One of the erroneous myths that has been perpetrated on generations of American history students is that the history of Europeans in North America started with the landing of the English in Jamestown in 1607. However, as most of us are aware, and as revisionist historians have now rectified in high school history books, the true European history in North America started with the Spanish conquistadors and their exploits in the American Southwest in the 1540s. The Spanish established various settlements throughout West Texas and New Mexico during this time as they did coastal ports in Florida.
The Spanish brought with them not only their philosophy of medicine, but also numerous medicinal plants from Europe which they began to cultivate and which later escaped into the wild and were eventually adopted as medicines by local Native American populations. During the last 400 years, the ethnomedicinal and ethnobotanical development of the Southern U.S. and Northern Mexico has reflected the mix of Native American medicinal plants and the European introductions.
It is estimated that by the year 2000, Hispanic Americans will comprise roughly one-third of the U.S. population, with many of these people living in the Western United States. It is timely and appropriate that a new book has been published that weaves together numerous previous works on medicinal plant use by Hispanic Americans and Native Americans of this region. Previously, the works of Michael Moore (Medicinal Plants of the Mountain West, 1979, and Medicinal Plants of the Canyon West, 1989) have been two of the leading publications dealing with the traditional uses of the plants of this geographical region. Now the work of Marguerita Kay, Professor Emerita of Anthropology at the University of Arizona in Tucson, and herself a native of the Rio Grande Valley of New Mexico, provides a comprehensive view of not only the local uses of many of these plants, but also some of the pharmacological phytochemical bases for their activity.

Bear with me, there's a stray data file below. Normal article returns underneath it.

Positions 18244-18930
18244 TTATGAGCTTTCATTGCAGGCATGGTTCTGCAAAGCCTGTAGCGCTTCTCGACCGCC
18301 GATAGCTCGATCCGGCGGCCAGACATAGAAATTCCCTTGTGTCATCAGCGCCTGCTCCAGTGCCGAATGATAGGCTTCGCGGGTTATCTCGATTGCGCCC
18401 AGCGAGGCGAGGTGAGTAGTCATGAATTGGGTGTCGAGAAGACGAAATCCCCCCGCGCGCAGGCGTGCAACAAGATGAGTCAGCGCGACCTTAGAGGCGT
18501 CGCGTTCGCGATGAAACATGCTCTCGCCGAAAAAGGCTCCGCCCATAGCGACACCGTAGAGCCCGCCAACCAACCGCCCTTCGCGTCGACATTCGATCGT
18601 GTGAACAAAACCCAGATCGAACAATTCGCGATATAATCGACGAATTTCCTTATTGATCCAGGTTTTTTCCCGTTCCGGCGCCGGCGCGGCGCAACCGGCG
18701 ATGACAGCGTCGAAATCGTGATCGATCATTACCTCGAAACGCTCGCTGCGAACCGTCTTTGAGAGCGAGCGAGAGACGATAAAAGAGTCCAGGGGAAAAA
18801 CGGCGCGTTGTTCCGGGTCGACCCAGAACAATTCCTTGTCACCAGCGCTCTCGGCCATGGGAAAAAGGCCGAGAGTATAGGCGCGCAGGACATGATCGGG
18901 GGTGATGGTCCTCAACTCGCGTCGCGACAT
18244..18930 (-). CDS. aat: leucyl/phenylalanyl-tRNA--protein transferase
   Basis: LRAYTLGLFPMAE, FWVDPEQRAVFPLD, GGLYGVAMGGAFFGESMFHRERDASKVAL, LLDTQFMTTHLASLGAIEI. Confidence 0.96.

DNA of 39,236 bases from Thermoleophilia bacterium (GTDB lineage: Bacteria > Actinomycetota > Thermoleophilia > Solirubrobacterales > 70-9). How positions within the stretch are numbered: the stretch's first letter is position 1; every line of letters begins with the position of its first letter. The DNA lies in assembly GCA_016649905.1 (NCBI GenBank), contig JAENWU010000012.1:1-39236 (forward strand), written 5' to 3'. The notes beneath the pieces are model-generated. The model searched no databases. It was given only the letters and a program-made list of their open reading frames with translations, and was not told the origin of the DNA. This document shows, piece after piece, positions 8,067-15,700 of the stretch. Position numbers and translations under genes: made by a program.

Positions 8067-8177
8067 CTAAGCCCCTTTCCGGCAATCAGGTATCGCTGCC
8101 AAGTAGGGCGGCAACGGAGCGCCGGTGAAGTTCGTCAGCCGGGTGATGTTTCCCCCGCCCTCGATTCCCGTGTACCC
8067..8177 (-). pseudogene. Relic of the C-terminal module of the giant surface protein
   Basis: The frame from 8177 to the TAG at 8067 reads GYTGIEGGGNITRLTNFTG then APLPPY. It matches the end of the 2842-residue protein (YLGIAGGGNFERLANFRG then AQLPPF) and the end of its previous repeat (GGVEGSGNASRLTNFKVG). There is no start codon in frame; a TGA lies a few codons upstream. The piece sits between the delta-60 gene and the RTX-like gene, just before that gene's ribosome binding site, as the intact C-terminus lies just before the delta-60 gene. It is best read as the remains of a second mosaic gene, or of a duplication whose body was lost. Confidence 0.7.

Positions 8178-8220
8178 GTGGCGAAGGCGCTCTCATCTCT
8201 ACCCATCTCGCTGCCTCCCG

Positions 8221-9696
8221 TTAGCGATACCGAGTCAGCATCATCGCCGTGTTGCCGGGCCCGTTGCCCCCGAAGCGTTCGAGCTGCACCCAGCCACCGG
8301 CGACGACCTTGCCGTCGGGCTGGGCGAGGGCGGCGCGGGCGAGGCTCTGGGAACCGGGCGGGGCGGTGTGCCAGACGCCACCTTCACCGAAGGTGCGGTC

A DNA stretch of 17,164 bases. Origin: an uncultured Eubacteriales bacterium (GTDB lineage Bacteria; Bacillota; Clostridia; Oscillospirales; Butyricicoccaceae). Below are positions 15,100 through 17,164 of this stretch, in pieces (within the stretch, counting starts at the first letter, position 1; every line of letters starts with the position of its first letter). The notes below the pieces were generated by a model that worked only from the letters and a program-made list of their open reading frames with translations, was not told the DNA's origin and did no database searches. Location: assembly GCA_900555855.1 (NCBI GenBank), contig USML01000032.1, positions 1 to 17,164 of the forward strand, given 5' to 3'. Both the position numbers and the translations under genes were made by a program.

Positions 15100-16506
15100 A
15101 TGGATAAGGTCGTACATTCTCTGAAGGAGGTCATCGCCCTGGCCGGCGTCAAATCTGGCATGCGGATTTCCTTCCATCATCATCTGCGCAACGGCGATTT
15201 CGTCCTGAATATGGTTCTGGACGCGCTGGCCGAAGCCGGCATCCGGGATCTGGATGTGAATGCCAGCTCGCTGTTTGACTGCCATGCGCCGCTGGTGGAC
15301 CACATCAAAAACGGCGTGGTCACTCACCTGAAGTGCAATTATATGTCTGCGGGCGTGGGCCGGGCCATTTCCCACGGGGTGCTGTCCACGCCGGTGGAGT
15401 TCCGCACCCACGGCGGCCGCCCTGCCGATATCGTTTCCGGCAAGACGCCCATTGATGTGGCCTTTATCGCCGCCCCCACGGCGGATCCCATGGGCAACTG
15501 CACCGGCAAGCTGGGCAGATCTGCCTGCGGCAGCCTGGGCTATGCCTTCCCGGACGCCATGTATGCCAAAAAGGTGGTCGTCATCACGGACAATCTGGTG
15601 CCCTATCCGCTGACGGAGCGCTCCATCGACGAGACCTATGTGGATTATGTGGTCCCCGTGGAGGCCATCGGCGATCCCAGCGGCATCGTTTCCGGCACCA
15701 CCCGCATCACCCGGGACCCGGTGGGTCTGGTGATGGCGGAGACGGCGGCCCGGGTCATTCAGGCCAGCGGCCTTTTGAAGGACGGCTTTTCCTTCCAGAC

The book is in two parts. Part One includes a section on ethnohistory in which Dr. Kay presents background information on the ethnomedicine of Europe as brought over by the Spanish as well as the ethnomedical knowledge of Native Americans of this geographical region. In this section and all throughout the book, Dr. Kay cites authoritative references. In the second chapter, "Plants, Their Names, and Their Actions," the author shows the distinctions between common names as given in a native language or Spanish and the preferred Latin binomials, plus the problems often associated with reliance upon common nomenclature only -- especially as one plant may contain numerous colloquial names in the languages of various Indian tribes. To help dispel such confusion, the plants contained in the latter part of the book are listed in order of their Latin generic names. A useful feature of this book is a four-page table, "Medicinal Plant Genera in the American and Mexican West by Culture," in which the author lists 100 genera and their medicinal employment by 15 Southwest cultures, including Mexican Americans and Indians of various tribes. The author chooses to approach the utility of plants based on their phytochemical constituents and has drawn heavily from the NAPRAlert database at the University of Illinois in Chicago for information on the chemical constituents and possible actions of these medicinal plants. Chapter Three, "Illnesses Treated with Plants," discusses both external and internal conditions for which medicinal plants are used in this geographical region and how these plants are prepared. Chapter Four, "Healing the Illnesses of Women and Children," deals with plants that are employed by women for abortion and contraception, menstrual regulation, fertility enhancement, and for childbirth and postpartum conditions.